Tale as old as time

Earlier this week, Brian and I had the privilege of attending a pre-screening of Beauty & the Beast in 3-D Imax.

As expected, the movie was utterly delightful. Following a similar path as live-action Cinderella, Beauty & the Beast offered a more detailed backstory for our heroine and also clued us in to more of Beast’s tale. Unlike Cinderella, the movie needed to take fewer liberties for dialogue and plot thanks to an already rich screenplay.

Belle and Beast dancing during the titular song

Fun fact: The costume designers created ethical and sustainable costumes made from fair-trade fabrics.

With 1991’s Best Picture nominee, they knew not to mess with the story too much, adding a few new musical numbers and smart character-building dialogue to the film.

The story of Belle and Beast is more developed, showing how she might be falling for him, despite the whole Stockholm Syndrome thing. With lines like, “Can anyone ever really be happy when they’re not free?” and “we don’t like what we don’t understand,” and a slightly more diverse cast than the original animation, Disney is trying to fight some of the stigmas that have plagued earlier films.

Belle and Beast in the castle library

Let’s talk about that library, though. Seriously. Who wants one? Hand raises?

The music was…well, it was okay. Once you get past the auto tune job they did on Emma Watson and the weird filter they put on Dan Stevens’ vocals, the songs you know and love plus a few new tunes wrap the movie in a familiar melodic blanket. I enjoyed the new music, including Audra McDonald’s stellar performance as Madame Garderobe (Wardrobe) and a melancholy song, “Days in the Sun,” which replaces the Broadway and remastered animated song, “Human Again” – a song I wasn’t sad to see removed from this soundtrack as I never quite loved it.

Fandango Beauty and the Beast Ticketing Banner
The Disney CGI magic blew me away, as usual. The beast is almost real, the castle staff is incredibly detailed and ornate in a way that adds new depth to the visuals. “Be Our Guest” was everything I hoped it would be with Ewan McGregor at the helm. The scene itself was pure Disney magic at its finest.

Gaston tries to Charm Belle with flowers

Luke Evans may have been may favorite, with my opinion of Gaston waffling from moderately attractive to completely heinous and despicable. Everything I want in a fairy tale villain. His “Mob Song” was incredible, and I’m quite sure of the solo vocals, his were my favorite closely followed by Lefou’s “Gaston.”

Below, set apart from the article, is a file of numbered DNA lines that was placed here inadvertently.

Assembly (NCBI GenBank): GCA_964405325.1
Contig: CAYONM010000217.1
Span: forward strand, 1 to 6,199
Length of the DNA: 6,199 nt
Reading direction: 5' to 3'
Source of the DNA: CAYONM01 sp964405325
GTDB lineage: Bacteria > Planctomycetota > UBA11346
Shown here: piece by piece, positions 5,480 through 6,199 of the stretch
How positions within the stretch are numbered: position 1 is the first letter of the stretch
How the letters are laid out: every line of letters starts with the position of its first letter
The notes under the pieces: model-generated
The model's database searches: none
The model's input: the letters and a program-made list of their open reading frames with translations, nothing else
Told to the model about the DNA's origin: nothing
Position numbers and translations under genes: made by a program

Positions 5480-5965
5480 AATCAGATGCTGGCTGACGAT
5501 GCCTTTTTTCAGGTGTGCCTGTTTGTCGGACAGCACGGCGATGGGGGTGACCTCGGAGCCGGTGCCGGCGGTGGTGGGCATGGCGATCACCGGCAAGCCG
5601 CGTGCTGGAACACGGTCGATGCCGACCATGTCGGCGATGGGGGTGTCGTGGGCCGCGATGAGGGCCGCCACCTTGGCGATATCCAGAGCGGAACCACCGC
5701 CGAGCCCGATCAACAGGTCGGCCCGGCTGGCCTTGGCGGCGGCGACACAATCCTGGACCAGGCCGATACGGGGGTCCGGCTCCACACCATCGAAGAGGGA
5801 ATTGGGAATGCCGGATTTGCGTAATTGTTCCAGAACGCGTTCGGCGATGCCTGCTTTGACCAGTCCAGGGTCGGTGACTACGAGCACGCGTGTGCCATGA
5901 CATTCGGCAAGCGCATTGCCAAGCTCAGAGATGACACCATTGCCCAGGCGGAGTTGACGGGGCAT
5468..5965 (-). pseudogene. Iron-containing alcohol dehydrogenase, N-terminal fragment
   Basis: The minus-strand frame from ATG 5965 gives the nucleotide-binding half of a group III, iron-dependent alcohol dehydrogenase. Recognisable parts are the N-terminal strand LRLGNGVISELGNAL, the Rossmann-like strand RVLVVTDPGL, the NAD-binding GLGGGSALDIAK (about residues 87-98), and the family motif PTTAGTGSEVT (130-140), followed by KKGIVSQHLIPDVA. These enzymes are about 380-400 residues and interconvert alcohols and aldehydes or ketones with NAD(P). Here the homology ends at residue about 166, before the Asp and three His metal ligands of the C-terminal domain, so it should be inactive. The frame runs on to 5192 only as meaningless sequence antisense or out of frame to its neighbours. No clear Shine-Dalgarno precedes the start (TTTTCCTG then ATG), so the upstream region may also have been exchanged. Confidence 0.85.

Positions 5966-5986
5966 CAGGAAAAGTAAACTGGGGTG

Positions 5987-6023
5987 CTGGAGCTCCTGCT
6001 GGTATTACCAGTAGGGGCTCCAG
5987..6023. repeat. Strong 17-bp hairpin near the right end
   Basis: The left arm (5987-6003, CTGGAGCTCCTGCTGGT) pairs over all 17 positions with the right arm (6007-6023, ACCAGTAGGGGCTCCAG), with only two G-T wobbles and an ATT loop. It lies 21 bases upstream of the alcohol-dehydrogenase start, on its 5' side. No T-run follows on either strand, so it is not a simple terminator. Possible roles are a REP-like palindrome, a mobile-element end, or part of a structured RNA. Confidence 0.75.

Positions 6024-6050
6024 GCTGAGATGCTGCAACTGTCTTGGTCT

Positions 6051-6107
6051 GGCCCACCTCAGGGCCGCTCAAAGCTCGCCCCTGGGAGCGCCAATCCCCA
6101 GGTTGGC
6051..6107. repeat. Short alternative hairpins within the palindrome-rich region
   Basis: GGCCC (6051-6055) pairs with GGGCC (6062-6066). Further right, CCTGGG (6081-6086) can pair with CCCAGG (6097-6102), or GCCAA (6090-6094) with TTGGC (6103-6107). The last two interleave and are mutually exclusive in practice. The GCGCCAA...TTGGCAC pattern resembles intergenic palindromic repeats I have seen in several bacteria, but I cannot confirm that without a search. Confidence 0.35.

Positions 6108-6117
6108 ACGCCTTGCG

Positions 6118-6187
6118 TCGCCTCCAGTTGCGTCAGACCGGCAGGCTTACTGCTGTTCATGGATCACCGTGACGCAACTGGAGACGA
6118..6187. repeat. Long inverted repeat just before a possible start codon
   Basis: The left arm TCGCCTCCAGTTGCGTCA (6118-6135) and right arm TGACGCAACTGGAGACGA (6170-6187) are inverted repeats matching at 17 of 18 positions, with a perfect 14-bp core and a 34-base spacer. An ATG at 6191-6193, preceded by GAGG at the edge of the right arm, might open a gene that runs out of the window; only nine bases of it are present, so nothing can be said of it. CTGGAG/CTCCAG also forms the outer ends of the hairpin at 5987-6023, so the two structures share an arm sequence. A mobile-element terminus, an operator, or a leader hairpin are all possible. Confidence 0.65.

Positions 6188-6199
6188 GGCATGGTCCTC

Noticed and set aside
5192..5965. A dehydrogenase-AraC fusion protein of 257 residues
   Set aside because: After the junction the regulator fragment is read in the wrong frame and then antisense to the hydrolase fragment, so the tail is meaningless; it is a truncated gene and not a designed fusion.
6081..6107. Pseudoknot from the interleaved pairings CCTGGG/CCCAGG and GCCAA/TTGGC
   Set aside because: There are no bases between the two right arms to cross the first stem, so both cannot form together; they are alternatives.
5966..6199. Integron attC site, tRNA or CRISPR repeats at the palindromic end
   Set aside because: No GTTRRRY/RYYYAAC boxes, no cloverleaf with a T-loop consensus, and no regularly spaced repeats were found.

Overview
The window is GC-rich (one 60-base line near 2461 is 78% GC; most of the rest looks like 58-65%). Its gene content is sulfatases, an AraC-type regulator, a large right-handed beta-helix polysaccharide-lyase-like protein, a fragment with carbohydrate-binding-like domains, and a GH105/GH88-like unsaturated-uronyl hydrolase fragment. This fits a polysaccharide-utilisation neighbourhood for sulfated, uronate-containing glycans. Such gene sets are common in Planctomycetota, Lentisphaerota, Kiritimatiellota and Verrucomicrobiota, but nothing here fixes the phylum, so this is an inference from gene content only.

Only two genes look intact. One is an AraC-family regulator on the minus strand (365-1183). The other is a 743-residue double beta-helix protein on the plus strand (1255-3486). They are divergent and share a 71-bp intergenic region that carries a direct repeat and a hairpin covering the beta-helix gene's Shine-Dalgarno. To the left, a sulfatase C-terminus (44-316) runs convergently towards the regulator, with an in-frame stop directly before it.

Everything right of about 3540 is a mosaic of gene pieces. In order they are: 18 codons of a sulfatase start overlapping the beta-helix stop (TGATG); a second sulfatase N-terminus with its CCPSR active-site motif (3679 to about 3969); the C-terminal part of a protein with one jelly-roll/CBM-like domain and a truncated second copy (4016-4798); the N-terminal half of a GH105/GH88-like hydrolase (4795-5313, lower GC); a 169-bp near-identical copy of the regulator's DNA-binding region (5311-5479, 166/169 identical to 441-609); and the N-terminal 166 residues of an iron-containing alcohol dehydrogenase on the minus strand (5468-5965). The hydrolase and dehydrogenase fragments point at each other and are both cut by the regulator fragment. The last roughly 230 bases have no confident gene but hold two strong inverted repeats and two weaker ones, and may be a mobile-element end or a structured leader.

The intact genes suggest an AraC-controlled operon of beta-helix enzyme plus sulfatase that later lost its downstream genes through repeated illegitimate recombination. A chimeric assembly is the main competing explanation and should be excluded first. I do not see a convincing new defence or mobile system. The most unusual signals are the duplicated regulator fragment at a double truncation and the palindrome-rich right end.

Of course, I’m sure you’ve heard by now of Josh Gad’s Lefou coming out of the closet he’s been living in since 1991. It’s a brief scene at the end of the movie, in which he dances with another man. Blink and you might miss it. But throughout the movie, you’ll find other adorable Lefou nuggets that are sweet and funny in a very relatable way.

Gaston and Lefou riding horses

Keep an eye out for a few nods to Watson’s breakout role as Hermione Granger, including a glimpse of Hedwig and Crookshanks.

Should you see Beauty & the Beast in 3-D? I vote no, and definitely not IMAX. While the CGI work is fantastic,  you lose some of the visuals with the rapid movement in IMAX, which I also found distracting.

Overall, a fine high-budget trip down memory lane to accommodate my generation’s obsession with nostalgia. I’ll go see it again for sure. Are you planning on checking this one out? What are you most excited about?

Fandango - Beauty and the Beast Sweepstakes
Beauty & the Beast stars: Emma Watson as Belle; Dan Stevens as the Beast; Luke Evans as Gaston, the handsome, but shallow villager who woos Belle; Oscar® winner Kevin Kline as Maurice, Belle’s eccentric, but lovable father; Josh Gad as Lefou, Gaston’s long-suffering aide-de-camp; Golden Globe® nominee Ewan McGregor as Lumiere, the candelabra; Oscar nominee Stanley Tucci as Maestro Cadenza, the harpsichord; Oscar nominee Ian McKellen as Cogsworth, the mantel clock; and two-time Academy Award® winner Emma Thompson as the teapot, Mrs. Potts.